Toyota EVP Bob Carter noted that despite the popularity of trucks and SUVs, cars still about for 4 million sales.

Toyota officials recently reiterated the company has no intention of leaving the passenger car business.

Speaking at an event in Detroit last week, Bob Carter, executive vice president – sales for Toyota Motor North America, said the Japanese automaker has every intention of remaining in the passenger car business.

Carter noted even as trucks and utility vehicles grow in popularity, consumers in the U.S. are expected to buy 4 million passenger cars this year. “At 4 million units, the passenger car market is bigger than the market in most countries,” said Carter. “Cars are very important.”

Carter’s remarks echo those of Toyota North America CEO Jim Lentz, who said during a visit to Detroit that Toyota will remain a full “full-line manufacturer” in the U.S. even as demand contracts sedans and compact cars shrinks.

(Toyota’s U.S. chief says more tariffs will hurt U.S. auto sales. Click Here for the story.)

Toyota's Jim Lentz expressed concern about the imposition of new tariffs and the impact they'll have on the auto industry.

Toyota is mindful of the trends that have sharply reduced sales of passenger cars in the U.S. In fact, sales of passenger cars in the U.S. have dropped to levels below those seen during the Great Recession of 2008-2010 recession, Lentz said. Moreover, Toyota’s car sales are down nearly 12% through October while truck and SUV sales are up 8%.

However, market demand appears headed for equilibrium with passenger cars accounting for about 30% of all sales in the U.S. Light trucks, vans and utility vehicles account are expected to account for the other 70% of new vehicle sales, Lentz said.

While Fiat Chrysler N.V., Ford Motor Co. and General Motors Co. are dropping out or reducing their presence in the passenger car segments, despite the fact that the midsize segment of about 1.8 million units, plus the compact segment, which accounts for another 1.8 million units, are still very substantial and very attractive targets, Lentz said.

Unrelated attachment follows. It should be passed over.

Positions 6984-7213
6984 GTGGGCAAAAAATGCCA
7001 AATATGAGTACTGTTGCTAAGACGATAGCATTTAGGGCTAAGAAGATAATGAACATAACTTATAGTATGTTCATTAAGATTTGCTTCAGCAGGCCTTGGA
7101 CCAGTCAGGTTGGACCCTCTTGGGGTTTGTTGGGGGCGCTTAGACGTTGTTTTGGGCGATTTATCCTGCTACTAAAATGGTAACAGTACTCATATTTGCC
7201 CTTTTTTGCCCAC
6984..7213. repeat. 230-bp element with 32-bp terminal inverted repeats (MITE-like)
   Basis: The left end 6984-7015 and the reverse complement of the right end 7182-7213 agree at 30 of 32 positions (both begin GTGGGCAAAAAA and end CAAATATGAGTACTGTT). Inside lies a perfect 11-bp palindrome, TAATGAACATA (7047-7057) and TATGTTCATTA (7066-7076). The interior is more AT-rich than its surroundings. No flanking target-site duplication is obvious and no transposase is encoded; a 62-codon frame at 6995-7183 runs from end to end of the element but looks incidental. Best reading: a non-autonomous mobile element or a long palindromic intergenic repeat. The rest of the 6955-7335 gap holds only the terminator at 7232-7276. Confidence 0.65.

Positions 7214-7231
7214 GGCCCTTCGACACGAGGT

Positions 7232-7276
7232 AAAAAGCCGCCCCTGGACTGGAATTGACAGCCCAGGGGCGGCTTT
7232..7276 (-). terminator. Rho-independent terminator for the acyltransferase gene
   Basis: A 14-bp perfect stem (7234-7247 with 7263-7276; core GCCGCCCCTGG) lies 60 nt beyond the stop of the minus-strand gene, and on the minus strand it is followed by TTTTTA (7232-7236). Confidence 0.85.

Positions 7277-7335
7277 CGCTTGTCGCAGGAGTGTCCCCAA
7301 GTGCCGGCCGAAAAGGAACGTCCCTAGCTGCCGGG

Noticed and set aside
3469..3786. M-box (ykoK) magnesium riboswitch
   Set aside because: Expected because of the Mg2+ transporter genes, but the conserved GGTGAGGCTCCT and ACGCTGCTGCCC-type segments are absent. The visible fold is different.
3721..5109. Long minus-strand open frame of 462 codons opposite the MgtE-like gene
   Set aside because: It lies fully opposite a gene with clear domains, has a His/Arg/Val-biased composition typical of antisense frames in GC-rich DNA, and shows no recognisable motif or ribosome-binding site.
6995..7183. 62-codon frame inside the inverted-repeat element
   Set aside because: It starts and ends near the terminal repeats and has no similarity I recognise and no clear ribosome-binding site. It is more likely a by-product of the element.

“There’s no way I’m going to walk away from that,” Lentz said. “We are always going to have a bias toward passenger cars.”

(Click Here for details about Trump, White House backtracking on China tariff deal.)

In addition, the midsize and compact passenger car segments play to Toyota’s traditional strengths, Lentz said added. “I think you’ll see Honda, making cars as well,” he said.

Toyota's Georgetown, Kentucky, plant capacity being used at an 85% rate right now.

Lentz said capacity utilization at Toyota’s Georgetown plant where the Camry and Avalon are built was holding at 85%, but it has slipped to about 78% at the plant in Blue Springs, Mississippi, where the Corolla is assembled. The Mississippi plant is scheduled to begin building the next generation Corolla next spring, he said.

Toyota’s North American rivals such Ford, Fiat Chrysler N.V. and General Motors, are in the process of shifting away from passenger cars.

At the same time, competition is intensifying in areas such as in midsize trucks where Toyota has big market share. The arrival of new competitors such as Ford Ranger and Jeep Gladiator might reduce Toyota share but at the same time expand the entire segment in a way that benefits Toyota, Lentz.  “We have an awful lot of loyal Tacoma buyers,” he said.

(To see more about the Supra and what other surprises Toyota’s bringing to the NAIAS, Click Here.)

Lentz said that U.S. car sales this year probably will fall below what they were in 2010 during the financial crisis. “There is a depression on the passenger car side,” he said.

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